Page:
• Thank you Sophie. As a result of having my daughter and wanting to share my experiences and knowledge I also became a special needs assistant in a mainstream school. I totally agree with your comments in relation to “time out” cards etc. Schools are trying very hard to do what they think is right by making rules for ALL children the same (time out cards) but I don’t necessarily believe this is the correct way of dealing with children.

      I think children need to understand and accept that everyone has different needs. Some have food allergies, some need “time out”, some have discipline problems, some need chew toys in the classroom and I believe that most children learn to accept these differences if we just explain the circumstances to them.

      I have worked with a number of students that need chew toys. At first the other children ask why and when I explain that it is just something they need to help them concentrate the children just accept it. After a while no one in the class even notices that the child has it.

      I believe schools shouldn’t eliminate nuts in the form of peanut butter etc unless there are extreme cases of allergy at the school as these children need to learn about there allergies and learn to live with them in the community. Once they start working they are not going to be able to eliminate these from the workplace. I have experience with this as my daughter is on a strict life long diet. We were given the option to either eliminate foods completely from our families diet or live with them and teach her what she can and can not eat. We did the later and she is a lot better for it. Even with her other disabilities she is fully aware of her diet and is very strict. She will not eat anything unless she is certain it is ok.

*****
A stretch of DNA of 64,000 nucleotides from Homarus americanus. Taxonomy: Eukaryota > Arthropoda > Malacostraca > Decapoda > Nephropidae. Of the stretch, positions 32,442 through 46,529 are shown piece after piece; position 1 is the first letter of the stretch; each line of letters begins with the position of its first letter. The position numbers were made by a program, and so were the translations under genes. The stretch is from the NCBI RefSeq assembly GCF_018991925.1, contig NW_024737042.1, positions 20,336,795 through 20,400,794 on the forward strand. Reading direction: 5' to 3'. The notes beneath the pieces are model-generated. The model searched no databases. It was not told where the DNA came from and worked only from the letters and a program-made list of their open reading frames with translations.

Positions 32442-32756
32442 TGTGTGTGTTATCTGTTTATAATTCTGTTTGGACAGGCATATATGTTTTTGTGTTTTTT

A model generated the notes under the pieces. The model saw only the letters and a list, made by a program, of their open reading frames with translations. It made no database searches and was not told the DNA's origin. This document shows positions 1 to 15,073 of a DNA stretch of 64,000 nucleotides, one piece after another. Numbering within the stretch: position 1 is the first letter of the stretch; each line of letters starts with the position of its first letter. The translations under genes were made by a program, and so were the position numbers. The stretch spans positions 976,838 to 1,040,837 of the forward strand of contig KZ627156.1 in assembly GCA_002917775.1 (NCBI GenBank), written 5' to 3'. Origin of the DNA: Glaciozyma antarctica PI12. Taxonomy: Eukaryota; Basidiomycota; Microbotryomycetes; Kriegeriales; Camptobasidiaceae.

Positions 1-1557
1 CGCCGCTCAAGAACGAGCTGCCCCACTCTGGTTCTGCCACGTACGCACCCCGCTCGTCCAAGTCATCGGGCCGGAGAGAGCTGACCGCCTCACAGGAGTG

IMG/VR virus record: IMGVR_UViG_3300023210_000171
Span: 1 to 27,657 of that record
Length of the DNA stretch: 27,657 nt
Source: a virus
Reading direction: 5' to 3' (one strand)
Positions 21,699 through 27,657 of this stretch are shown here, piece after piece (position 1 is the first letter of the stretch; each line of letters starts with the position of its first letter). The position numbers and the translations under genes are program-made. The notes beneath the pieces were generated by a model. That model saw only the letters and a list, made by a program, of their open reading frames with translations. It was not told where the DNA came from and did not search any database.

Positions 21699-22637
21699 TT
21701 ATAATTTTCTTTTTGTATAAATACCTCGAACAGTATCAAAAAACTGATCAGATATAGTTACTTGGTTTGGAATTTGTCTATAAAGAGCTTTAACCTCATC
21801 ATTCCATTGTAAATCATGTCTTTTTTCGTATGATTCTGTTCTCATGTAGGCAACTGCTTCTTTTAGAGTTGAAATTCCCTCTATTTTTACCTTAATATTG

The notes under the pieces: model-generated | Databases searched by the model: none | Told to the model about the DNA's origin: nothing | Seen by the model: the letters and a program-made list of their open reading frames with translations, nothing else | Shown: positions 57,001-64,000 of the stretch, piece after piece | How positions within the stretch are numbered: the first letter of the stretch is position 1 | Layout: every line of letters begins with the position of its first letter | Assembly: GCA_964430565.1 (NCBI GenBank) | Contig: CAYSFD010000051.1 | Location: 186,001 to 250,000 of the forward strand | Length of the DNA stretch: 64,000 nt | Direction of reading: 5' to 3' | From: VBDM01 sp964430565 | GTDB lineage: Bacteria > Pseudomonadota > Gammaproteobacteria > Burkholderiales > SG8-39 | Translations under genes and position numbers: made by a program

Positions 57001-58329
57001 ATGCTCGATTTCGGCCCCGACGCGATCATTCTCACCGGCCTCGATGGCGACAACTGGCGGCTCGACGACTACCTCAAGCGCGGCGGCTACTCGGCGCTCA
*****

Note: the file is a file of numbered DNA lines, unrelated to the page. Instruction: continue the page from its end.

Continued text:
I have children that need “time out” in the form of a run or walk or to leave and get a drink. They come up to me or the teacher and explain or give us their card that has been prepared from home or specialist. They are then allowed to leave. If another student asks why I tell them that it doesn’t concern them or just explain they need a break. And most of them just accept this.

      In reality once we leave school and go into the workplace people do get treated different and the sooner children learn this and learn to accept and tolerate differences the better society will be.

      I would love for you to let me know what you think about my reply.

      • I appreciate your response and agree and respect the points you made. It sounds like your daughter is very wise with her diet and has learnt from you. It is clear there is no negoiating her diet, and she understands the limits of it. Do you think there should be negotiation between parents and children on ther matters at any point? For example in my blog http://thepowerbattle.wordpress.com/ When the child wants more responsibility to go out etc?
        The chew toys point is an interesting one. I think with other students challenging this and other things, it relates to fearing the unknown. We fear and naturally guards go up when something strange or unknown is facing us. Once we have more understanding around a matter, the conflict will decline. I like to relate this to the work place, a new team or manager or project may seem daunting and fearful. However, once more understaning is in place, the fear becomes less and involement becomes more.